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Clinicopathologic Reports, Case Reports, and Small Case Series
February 2003

Recurrent Visual Loss in Leber Hereditary Optic Neuropathy

Arch Ophthalmol. 2003;121(2):288-291. doi:10.1001/archopht.121.2.288

The visual course subsequent to the development of Leber hereditary optic neuropathy (LHON) is variable.1 Although the loss of vision is permanent in most patients, there is ample documentation that some patients' vision improves, in some cases as long as 10 years later.2 The prospect for recovery is related to the particular mitochondrial DNA (mt DNA) mutation responsible for the neuropathy. Only 4% of patients with the most prevalent mt DNA mutation(11778) have visual improvement, 3 whereas 37.8% of those with the 14484 mutation, found in 15% of pedigrees, have some visual recovery.4 In contrast to the sizable proportion of patients with LHON whose vision improves, we are aware of only 1 published case of late worsening in a patient with LHON (see below).5

Methods

Institutional review board approval was obtained for the case record reviews, with informed consent waived. The 3 patients whose cases form the basis of this report were identified retrospectively among the patients with LHON evaluated in the neuro-ophthalmic specialty practices of 2 academic hospitals.

In 1 patient who refused genetic testing the diagnosis of LHON was made based on clinical and laboratory findings, including the presence of the characteristic circumpapillary telangiectatic microangiopathy. In the other 2 patients an mt DNA mutation was identified.

Report of Cases
Case 1

In March 1979, a 21-year-old Mexican man, on chancing to cover his left eye, discovered he had impaired vision in his right eye. He had been healthy and was well nourished. He drank small quantities of alcohol on weekends and did not smoke or use illicit or prescription drugs. There was no family history of any eye or neurological disorders. He had no pain then or later. An ophthalmologist found that his visual acuities were limited to finger counting at 8 in OD and to 20/30 OS. Using Ishihara pseudoisochromatic color plates, color vision was absent in the right eye, and he could only identify 3 of 8 test plates with the left eye. He had a right relative afferent pupillary defect. There was a constricted peripheral field with a central scotoma in the right eye, but no visual field defect in the left eye by Goldmann kinetic perimetry. Neither disc appeared atrophic, but there was a bilateral circumpapillary telangiectatic microangiopathy. Myelinated nerve fibers were present at the lower pole of the left disc. Neurological examination revealed no other abnormalities and fluorescein angiography showed only the peripapillary microangiopathy. His electrocardiogram was remarkable for a short P-R interval and right bundle branch block. Cranial computed tomographic (CT) scanning of the head, chest radiographs, electroencephalography, cerebrospinal fluid analysis, complete blood count, and serological tests for syphilis and systemic lupus erythematosus gave normal results. Despite treatment with corticotropin and hydroxocobalamin, his visual acuity decreased to 1/70 OD and 1/200 OS 11 months after he was first seen by us. Goldmann perimetry revealed dense central scotomata in both eyes, with spared islands of vision superiorly and inferiorly in the left eye (Figure 1, A). Both optic nerves were pale, but a swath of myelinated fibers remained inferior to the left optic disc. Five and 7 years later, examination findings remained unchanged.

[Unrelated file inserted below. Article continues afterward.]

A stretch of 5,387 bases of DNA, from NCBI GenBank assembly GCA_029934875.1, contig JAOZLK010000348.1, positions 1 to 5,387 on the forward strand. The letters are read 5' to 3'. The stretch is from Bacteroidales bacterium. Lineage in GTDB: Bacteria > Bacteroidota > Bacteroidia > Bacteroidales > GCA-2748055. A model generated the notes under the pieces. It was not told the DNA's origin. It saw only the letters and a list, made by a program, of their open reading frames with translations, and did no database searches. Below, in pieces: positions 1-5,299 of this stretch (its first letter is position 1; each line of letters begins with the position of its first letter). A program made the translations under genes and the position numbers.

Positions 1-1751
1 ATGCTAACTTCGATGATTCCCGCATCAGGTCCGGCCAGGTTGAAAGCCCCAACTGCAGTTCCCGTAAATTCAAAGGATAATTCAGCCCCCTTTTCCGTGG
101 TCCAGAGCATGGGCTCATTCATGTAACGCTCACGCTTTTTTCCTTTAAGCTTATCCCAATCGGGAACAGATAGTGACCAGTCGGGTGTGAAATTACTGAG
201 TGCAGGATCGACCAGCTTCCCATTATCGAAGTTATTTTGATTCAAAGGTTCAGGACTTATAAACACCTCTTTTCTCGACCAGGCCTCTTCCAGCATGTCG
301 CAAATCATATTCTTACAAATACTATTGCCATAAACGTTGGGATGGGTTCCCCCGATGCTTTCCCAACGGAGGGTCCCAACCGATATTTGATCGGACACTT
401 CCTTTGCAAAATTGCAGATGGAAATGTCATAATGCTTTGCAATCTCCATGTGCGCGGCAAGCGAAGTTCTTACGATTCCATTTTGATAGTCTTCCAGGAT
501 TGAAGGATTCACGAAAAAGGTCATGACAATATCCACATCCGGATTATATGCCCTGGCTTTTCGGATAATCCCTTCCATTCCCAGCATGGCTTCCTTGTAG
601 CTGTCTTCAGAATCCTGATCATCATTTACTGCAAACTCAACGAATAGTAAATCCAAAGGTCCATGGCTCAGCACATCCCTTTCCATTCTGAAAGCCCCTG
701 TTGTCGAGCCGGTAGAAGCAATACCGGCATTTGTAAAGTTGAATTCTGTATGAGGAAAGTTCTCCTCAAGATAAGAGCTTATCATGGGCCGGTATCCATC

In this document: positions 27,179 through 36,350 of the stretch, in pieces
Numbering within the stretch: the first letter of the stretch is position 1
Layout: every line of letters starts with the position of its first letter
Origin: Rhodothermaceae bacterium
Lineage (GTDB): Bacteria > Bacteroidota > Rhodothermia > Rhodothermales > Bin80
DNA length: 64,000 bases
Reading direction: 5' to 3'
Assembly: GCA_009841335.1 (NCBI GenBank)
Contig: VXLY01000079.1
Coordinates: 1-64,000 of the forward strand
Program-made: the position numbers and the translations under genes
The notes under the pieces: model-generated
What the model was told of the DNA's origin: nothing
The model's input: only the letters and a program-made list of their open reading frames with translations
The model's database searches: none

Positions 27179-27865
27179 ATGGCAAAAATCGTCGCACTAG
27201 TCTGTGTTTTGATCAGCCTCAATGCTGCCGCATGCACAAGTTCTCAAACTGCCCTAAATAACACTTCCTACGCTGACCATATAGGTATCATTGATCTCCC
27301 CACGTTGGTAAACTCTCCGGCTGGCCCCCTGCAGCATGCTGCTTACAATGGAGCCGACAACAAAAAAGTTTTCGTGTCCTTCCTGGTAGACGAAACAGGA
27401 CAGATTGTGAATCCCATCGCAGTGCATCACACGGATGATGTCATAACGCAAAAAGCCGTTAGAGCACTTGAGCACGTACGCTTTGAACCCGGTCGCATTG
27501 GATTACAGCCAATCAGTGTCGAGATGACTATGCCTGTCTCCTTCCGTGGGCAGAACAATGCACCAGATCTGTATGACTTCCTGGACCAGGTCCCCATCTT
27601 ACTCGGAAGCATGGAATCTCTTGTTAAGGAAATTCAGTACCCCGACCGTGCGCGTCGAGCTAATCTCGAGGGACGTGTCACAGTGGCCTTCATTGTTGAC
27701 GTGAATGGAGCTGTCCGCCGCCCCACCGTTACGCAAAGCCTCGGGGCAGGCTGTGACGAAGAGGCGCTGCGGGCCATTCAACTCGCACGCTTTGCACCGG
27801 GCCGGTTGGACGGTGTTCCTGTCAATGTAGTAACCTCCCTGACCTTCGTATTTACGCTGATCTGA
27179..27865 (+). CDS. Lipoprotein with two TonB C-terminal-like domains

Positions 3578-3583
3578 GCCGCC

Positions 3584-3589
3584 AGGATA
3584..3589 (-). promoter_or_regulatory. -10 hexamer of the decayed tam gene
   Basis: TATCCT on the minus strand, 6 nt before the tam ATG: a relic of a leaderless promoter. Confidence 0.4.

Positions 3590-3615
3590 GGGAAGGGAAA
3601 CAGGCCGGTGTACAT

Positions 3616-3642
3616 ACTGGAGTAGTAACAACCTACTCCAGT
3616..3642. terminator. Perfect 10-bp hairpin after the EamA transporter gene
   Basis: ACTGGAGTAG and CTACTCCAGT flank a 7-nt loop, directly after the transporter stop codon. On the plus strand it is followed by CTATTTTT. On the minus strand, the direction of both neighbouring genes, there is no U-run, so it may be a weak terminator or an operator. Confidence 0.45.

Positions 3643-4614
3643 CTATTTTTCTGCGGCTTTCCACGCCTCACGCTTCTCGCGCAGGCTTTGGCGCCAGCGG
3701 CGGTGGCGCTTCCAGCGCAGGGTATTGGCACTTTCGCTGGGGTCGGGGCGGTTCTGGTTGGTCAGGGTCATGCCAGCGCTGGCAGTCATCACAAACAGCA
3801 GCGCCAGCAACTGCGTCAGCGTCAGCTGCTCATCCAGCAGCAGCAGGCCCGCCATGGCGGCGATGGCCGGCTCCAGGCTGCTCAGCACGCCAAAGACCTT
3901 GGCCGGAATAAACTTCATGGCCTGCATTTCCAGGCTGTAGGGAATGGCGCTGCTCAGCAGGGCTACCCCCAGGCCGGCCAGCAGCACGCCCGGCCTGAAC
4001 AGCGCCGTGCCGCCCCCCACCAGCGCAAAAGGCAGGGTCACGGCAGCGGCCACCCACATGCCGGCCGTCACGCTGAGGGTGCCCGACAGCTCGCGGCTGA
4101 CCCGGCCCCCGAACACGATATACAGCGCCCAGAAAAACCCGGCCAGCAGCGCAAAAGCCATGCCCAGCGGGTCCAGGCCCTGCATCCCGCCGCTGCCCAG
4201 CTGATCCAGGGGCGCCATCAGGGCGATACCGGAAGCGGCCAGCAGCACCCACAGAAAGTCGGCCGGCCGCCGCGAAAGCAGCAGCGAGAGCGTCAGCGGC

Case 1. Goldmann visual field perimetry (left eye). A, An abnormal visual field at age 22 years that subsequently remained stable. B, Visual field at age 29 years after symptomatic loss in the visual field in the left eye.

Case 1. Goldmann visual field perimetry (left eye). A, An abnormal visual field at age 22 years that subsequently remained stable. B, Visual field at age 29 years after symptomatic loss in the visual field in the left eye.

At age 29, without any change in his habits or general health, he noticed a further loss of visual field in his left eye. His acuities were unchanged, but there had been further visual field loss in the left eye (Figure 1, B), and the myelinated nerve fibers had disappeared from the left optic fundus.

Case 2

In 1989, a 17-year-old, previously healthy adolescent Japanese girl began to see tiny pink flashes in each eye. These increased over the next 6 months at which time vision began to painlessly decrease, first in the right eye and then in the left. There was no family history of any eye or neurological diseases. She was well nourished and abstemious. Findings from cranial CT scan, magnetic resonance imaging, and neurological examination were all normal. She failed to improve with corticosteroid therapy and visual acuities declined to 20/400 OU. A blood test showed that she had the 11778mt DNA mutation. From ages 19 to 23 years she smoked cigarettes, but there was no change in her vision until age 25. At that time she complained of glare sensitivity and noted that her vision temporarily decreased in both eyes during menses. She had started treatment with fluoxetine hydrochloride(Prozac) for depression. Shortly thereafter her vision began to decline painlessly, stabilizing months later at light perception OD and counting fingers at 4 ft OS.

Case 3